Organizations have a renewed focus on privacy & security incident assessment and response but continue to struggle with consistent processes. The importance of a consistent incident risk assessment cannot be overstated. The article below breaks down the reason why consistency is so important and why it is so challenging.
Why it is so important:
“If you undernotify, you expose your organization to regulatory risks and penalties. If you overnotify, you have to tell your customers (mistakenly) that you weren’t able to protect the security and privacy of their sensitive information. It’s not great PR, to say the least.
Notification errors also put you in the crosshairs of regulators. If you get investigated or audited, your processes must be defensible, which means in part that they must be consistent and reproducible. It may seem odd, but if your processes were inconsistent, that’s far worse than if you made different judgment calls or weighed factors differently than the regulators—but did so consistently.”
Why is it hard:
“Okay, so consistency is really important. So why aren’t more organizations taking care of business with a consistent incident assessment process? The problem is that consistency is extremely difficult to achieve, for at least five distinct reasons:
- The rules require judgment calls. Data breach notification rules are subject to interpretation. For instance, how do you measure the level of compromise or the level of harm for a given incident? You have to consider and apply the same factors and weigh them consistently hundreds or thousands of times. It’s not easy.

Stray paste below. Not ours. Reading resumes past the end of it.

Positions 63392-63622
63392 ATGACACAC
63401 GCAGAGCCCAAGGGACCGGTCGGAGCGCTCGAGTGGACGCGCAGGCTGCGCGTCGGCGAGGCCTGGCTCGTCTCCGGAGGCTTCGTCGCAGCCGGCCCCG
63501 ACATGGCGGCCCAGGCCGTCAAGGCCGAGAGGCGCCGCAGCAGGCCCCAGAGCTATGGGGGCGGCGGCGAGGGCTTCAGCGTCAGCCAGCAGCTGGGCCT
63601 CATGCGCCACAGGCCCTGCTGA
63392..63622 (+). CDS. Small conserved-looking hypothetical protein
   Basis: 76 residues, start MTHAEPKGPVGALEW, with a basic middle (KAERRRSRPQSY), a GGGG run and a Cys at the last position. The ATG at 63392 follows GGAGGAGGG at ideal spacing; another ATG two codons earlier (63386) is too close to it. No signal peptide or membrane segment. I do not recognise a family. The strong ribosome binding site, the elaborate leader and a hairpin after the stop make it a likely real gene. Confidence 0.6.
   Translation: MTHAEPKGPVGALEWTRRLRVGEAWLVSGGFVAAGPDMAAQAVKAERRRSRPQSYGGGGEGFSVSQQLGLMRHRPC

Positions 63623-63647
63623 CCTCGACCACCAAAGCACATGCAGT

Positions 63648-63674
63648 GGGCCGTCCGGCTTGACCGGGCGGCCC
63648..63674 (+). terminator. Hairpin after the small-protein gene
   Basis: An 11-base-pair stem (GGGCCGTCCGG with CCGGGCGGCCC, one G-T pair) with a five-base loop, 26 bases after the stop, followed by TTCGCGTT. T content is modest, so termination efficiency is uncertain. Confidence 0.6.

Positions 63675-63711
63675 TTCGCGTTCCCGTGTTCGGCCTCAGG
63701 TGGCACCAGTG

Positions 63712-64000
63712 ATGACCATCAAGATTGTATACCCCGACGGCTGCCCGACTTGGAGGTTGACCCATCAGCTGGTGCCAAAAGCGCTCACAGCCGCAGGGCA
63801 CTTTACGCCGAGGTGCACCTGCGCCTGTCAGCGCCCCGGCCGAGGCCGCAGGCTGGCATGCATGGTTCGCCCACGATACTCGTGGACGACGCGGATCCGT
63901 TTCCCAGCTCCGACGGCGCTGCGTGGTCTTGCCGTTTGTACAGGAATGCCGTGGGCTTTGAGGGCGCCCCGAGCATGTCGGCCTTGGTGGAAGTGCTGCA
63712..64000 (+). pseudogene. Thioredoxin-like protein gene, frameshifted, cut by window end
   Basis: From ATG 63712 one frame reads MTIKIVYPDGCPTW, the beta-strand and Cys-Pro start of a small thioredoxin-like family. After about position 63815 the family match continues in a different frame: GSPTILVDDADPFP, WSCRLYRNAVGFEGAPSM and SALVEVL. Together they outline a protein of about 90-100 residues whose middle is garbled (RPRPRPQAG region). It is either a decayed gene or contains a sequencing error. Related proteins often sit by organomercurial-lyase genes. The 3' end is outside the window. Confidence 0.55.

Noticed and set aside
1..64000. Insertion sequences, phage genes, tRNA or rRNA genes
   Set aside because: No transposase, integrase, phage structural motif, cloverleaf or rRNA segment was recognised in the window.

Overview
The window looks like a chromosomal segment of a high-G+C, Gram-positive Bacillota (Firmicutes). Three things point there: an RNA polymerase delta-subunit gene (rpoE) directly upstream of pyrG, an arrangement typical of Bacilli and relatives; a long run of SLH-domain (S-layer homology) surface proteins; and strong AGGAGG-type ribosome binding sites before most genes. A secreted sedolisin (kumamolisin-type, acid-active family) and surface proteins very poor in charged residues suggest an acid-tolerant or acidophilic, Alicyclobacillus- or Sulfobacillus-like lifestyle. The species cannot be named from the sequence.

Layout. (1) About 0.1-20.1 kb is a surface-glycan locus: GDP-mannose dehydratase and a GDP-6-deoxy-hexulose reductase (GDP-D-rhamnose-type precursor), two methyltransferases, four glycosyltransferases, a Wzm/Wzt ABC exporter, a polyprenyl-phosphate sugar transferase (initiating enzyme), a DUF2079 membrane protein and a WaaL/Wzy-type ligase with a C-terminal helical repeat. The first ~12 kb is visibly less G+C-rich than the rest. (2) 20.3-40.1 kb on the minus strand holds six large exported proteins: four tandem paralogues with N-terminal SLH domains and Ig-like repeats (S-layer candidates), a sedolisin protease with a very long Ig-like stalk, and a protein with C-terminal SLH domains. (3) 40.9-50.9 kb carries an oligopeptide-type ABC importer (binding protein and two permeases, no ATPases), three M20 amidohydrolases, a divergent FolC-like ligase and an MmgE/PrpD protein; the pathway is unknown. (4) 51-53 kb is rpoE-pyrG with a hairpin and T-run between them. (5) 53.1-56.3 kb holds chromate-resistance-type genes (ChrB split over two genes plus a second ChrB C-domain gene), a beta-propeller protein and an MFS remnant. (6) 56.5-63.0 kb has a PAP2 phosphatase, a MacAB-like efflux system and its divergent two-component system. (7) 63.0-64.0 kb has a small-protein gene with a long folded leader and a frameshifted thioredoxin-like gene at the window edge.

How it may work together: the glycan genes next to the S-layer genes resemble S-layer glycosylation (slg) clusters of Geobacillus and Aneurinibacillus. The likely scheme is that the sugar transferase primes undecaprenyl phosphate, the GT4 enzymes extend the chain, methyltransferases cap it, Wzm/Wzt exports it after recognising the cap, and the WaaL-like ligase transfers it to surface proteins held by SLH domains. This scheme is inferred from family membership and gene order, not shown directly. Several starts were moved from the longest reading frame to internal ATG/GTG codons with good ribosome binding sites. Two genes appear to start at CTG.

- The rules keep changing. As alluded to earlier, breach notification laws change all the time, so the process you follow one month may need to change the next.
- There are a lot of rules. Organizations have to follow a patchwork of state, federal and international laws. And, as mentioned, those laws can and do change.
- Structure and size multiply risks. The more physical locations, the greater the volume of data and the more privacy and security officials there are—and each may use a different workflow or process. Even if you use the same homegrown software across locations, it’s only going to provide workflow support, not specific guidance. The process applied may still differ from one site to the next, resulting in inconsistent outcomes.
- People make mistakes. Even well-trained privacy and security experts will inevitably make mistakes when using manual, paper-based processes, especially in matters requiring interpretation and judgment.”
Read the whole article here: The Challenges of Consistent Incident Risk Assessment